‘When I sleep, which I can’t, I can’t ever sleep, I dream about him. I dream about him being totally stupid. Like, he’s in a washing machine or something and I’m saying, get out of the washing machine, you prat. But he won’t get out of the washing machine, he’s all tiny and in the washing machine, and he gets smaller and smaller until he disappears.’
‘That’s totally normal,’ said the calm, educated West Country voice.
‘You say everything’s totally normal,’ said Selina, pushing back her short hair crossly. ‘I could come in here and say, “I ran over two hedgehogs on the way here because they reminded me of his hair. One by accident, one on purpose,” and you’d say, “That’s totally normal.”’
‘Did you do that?’
‘No, but I might have. You’d probably still say it was normal.’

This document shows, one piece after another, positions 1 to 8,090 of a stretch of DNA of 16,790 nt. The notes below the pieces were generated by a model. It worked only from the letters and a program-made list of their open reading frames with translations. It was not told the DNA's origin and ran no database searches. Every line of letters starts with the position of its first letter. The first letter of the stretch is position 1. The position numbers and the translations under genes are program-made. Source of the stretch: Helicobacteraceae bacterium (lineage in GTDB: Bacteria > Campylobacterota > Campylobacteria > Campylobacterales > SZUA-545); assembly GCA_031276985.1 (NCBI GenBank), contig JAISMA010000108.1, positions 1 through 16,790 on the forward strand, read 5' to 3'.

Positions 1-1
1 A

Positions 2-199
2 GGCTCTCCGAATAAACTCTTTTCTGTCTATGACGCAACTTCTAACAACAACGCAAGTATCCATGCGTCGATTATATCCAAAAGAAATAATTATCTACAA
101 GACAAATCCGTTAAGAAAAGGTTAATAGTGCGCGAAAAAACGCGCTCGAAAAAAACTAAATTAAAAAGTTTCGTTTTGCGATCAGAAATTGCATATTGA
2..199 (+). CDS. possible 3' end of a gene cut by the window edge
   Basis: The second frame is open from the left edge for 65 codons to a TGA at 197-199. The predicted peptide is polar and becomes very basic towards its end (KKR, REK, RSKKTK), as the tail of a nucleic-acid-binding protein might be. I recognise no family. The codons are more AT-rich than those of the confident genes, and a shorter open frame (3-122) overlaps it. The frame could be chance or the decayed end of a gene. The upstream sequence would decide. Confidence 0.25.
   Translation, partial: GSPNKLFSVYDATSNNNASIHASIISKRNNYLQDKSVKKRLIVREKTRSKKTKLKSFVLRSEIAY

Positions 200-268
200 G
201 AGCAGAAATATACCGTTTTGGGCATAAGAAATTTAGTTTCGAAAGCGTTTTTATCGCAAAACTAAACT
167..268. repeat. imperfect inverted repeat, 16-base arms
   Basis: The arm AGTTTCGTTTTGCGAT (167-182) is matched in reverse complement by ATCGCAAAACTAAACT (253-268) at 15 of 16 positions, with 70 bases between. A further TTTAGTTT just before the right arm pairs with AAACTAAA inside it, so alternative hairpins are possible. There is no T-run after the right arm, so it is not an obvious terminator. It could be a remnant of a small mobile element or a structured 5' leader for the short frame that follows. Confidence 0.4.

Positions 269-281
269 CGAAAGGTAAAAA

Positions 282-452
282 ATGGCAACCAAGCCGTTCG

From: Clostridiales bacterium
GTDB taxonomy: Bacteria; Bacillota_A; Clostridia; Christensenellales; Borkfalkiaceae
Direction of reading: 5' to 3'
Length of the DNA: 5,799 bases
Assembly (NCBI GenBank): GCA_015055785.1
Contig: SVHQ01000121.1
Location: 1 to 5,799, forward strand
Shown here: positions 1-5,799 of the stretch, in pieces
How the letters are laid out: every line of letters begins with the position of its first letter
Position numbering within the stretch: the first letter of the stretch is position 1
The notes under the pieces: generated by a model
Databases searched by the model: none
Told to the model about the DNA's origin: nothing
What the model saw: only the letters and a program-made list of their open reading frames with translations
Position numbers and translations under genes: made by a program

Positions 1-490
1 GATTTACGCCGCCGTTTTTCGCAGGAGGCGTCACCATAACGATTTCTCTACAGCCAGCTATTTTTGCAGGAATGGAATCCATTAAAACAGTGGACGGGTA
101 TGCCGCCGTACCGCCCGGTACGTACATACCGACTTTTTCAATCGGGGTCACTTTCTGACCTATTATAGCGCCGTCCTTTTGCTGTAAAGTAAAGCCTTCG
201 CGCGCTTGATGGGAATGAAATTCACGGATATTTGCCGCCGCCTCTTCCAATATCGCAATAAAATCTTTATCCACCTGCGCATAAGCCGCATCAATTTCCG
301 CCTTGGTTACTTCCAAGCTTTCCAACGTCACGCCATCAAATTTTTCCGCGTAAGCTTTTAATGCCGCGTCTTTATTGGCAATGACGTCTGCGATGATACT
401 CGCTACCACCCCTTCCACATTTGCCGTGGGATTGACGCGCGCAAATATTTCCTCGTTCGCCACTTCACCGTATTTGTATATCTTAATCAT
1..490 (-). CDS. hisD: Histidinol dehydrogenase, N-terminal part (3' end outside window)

‘There is nothing normal about grief, Selina. It is common. But it is never normal.’
Selina let out a long sigh.
‘Why can’t I… why can’t I get over it? Start getting over it? Everyone else wants me to have got over it bloody ages ago. I can see it in their faces. It’s embarrassing for them. I want to get over it. I want to get to sleep without drinking too much wine, and wake up without seeing the face of my bloody dead husband in the washing machine and stop bumming everyone out all the time.’
‘Where are you living now?’ said the voice smoothly, as if Selina’s outburst hadn’t happened.
‘Don’t know. I think I’m going to give up the Manchester lease. It’s getting more expensive, and I don’t feel any more settled there than I did anywhere else.’
‘Maybe it’s time to think of going… home? Your home, or Tarnie’s home?’